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Author Topic: CNC Newbie - Looking for woodturning CNC info  (Read 2267 times)

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CNC Newbie - Looking for woodturning CNC info
« on: June 30, 2013, 07:30:24 PM »
Hi everyone,

I'm converting my handcrank ShopNotes Router Machine to CNC to turn Shaker furniture pieces.  I've already purchased all the electronics, motors, etc. and have just downloaded Mach 3 to begin learning how to use it on my modified system.

I know most CNC people here probably run on a table, and do not turn between centers -- except maybe for metal working lathes.

My needs right now are simple, but I do plan on building an open-ended 48"w x 60"L table CNC incorporating lathe turning plus dovetail capabilities.

I worked for GE for many years, then became a professional woodworker.  I've taken some 8 years off to run USTV.us to help Upstate NY college and university students find internships while they attend school.  The busted economy has wrecked that initiative and internships are drying up quickly.  Plus, many graduates cannot find employment in their chosen fields of study.

So, I'm going back to my woodworking, but would like to learn CNC and stay current with the technology.

If there are any others here that do CNC wood turning, I could you some help and suggestions as to how to set up Mach 3.  Plus, how do you approach G-code to turn between centers to rough out and round stock, and what are the most efficient approaches to completing a turning?

Thanks for your help in advance.

Joe DeBottis
The Canterbury Workshop
www.ustv.us
Re: CNC Newbie - Looking for woodturning CNC info
« Reply #1 on: July 03, 2013, 02:06:55 AM »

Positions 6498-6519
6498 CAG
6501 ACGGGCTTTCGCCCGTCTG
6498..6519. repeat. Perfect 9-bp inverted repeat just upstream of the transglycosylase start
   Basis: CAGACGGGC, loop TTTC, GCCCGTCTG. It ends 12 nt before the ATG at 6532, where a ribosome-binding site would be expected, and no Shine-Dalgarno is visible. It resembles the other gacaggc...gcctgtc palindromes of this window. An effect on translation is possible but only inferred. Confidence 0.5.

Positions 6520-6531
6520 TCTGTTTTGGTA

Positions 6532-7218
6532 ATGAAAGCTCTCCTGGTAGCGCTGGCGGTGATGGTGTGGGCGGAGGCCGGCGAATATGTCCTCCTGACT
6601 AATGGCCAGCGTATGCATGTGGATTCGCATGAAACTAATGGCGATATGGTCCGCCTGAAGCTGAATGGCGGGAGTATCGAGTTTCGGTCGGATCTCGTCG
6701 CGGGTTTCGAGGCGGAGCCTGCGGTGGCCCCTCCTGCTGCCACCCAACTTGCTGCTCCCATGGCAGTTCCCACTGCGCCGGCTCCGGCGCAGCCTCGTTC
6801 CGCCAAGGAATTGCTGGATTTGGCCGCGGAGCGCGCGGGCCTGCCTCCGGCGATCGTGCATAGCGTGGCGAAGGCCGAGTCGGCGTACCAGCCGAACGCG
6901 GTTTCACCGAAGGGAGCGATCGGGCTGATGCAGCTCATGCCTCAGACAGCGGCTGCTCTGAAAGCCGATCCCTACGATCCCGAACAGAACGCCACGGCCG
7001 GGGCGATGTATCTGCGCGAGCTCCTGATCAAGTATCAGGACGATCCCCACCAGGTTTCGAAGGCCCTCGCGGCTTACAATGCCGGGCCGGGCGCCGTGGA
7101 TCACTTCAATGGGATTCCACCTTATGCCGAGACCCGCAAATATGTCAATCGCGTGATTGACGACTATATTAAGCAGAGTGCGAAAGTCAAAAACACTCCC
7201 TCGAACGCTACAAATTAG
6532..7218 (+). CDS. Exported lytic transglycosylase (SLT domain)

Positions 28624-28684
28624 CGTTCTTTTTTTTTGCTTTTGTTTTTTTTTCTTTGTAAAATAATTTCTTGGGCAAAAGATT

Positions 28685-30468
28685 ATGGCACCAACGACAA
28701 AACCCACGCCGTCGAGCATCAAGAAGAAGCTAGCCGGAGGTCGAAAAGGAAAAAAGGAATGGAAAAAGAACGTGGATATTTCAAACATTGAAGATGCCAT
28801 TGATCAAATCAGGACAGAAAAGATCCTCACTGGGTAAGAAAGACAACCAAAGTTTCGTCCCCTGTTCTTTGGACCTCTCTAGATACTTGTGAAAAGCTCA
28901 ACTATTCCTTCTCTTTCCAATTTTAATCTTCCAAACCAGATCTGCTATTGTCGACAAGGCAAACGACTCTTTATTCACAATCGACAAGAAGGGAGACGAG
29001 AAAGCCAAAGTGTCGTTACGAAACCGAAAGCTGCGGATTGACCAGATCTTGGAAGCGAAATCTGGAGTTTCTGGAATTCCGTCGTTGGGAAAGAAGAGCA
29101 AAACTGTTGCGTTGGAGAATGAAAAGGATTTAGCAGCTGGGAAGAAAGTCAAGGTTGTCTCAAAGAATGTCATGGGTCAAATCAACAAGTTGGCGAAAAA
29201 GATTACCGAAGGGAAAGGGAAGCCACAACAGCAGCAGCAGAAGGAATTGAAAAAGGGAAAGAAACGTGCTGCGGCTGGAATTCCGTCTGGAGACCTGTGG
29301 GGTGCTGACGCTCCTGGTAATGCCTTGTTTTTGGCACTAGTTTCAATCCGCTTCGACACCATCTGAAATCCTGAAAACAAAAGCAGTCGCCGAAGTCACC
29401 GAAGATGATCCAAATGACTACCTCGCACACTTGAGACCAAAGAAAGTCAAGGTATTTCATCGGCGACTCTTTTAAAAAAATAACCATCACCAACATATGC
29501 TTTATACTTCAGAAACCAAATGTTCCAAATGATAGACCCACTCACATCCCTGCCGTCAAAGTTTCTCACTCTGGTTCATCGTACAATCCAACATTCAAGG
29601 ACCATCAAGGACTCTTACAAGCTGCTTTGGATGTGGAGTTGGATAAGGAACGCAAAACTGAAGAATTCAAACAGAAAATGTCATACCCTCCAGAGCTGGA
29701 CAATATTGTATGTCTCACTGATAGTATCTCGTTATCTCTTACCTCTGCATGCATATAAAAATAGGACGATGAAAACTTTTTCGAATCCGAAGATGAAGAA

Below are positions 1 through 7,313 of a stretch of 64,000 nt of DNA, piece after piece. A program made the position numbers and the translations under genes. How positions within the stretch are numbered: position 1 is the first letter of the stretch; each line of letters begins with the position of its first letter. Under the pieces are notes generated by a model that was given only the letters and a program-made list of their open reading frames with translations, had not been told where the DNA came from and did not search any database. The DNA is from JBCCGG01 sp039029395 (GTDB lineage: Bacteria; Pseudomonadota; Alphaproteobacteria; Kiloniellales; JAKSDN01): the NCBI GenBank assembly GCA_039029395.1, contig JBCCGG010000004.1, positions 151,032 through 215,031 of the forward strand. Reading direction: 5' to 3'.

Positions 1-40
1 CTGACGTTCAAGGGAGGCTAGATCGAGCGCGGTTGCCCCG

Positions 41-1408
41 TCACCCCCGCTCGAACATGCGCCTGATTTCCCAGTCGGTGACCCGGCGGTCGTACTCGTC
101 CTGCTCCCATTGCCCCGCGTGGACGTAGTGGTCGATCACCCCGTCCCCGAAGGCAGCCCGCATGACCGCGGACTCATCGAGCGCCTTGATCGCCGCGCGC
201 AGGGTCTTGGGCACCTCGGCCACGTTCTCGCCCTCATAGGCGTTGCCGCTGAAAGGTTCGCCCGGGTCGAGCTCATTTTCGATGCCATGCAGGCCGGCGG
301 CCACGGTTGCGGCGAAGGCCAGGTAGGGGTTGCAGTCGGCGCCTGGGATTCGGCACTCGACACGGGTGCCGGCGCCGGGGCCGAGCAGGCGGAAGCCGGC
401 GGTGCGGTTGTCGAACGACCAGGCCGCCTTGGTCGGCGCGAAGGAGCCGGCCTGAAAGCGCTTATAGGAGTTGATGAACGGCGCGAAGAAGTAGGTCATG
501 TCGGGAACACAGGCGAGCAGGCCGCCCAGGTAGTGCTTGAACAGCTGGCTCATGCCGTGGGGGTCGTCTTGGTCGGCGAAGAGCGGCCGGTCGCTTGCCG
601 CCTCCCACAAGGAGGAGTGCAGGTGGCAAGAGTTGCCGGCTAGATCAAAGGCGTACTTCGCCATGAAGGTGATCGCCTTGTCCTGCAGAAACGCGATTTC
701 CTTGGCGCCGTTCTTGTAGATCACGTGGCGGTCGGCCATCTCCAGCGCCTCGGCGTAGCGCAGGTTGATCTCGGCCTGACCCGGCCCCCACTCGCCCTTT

Hi Joe,
I am no expert in CNC, but I can tell you a little about what I have been able to do which has worked for me. I initially built a 3 axis router table, using Mach3 as the control software. I later expanded the table's capabilities to include a 4th axis. After looking around the internet for software which would work on a 4th axis, I tried CNC Wrapper. Basically, it takes a 3 axis G-code file, and substitutes either the X axis, OR the Y axis movements into 4th axis movements (depending on your specifications when you initially setup the software). The CNC Wrapper program also has stand-alone capabilities, which will allow you to do basics similar to what you have described. (I.E. turn square stock into round stock). However, just as it would be done manually in preparing a piece of stock for turning on a wood lathe, it is best to cut miters along the length of the stock, thereby changing it's beginning shape from a rectangular, or square shape to an octagon using a table saw. I have since experimented with 3D G-code files which were created using MeshCAM Art, then converted using CNC Wrapper, to generate G-code which was then loaded into Mach3 and "Wrapped around" round stock pieces on the 4th axis of the machine.
Re: CNC Newbie - Looking for woodturning CNC info
« Reply #2 on: July 05, 2013, 11:06:44 AM »
adprinter,

Thank you for the information.  I've taken a look at CNC Wrapper and it appears to something I should study a bit more.  The price is surely reasonable.

I'm just learning G-code, and wondering if G-coding for a CNC woodworking lathe might be different from regular flat-table CNC code.  Right now, my needs are simple -- turning centerposts and table legs, so I have several basic questions:

1) Should I set my x-axis on the centerline of the piece that I am turning, and run Y-Axis G-code simply along the X-Axis to cut the topline profile?  This way, the x-axis simply turns at a constant rate, while the Y-axis moves up and down to cut the profile?

2) I'm also trying to take my table leg drawings and convert them to DXF files and then convert them to G-code.  But, can I simply draw the top profile of the table leg, and not the whole table leg drawing?

3)  Would it be easier to simply hand-code G-code to cut the table leg profiles rather than spend all that time going from basic drawing to DXF to G-code convert?

Anyone have experience cutting a 4th axis (woodworking lathe) using simple topline profile G-code?

Thanks your help.  I'm off to learn more about CNC Wrapper.

Joe D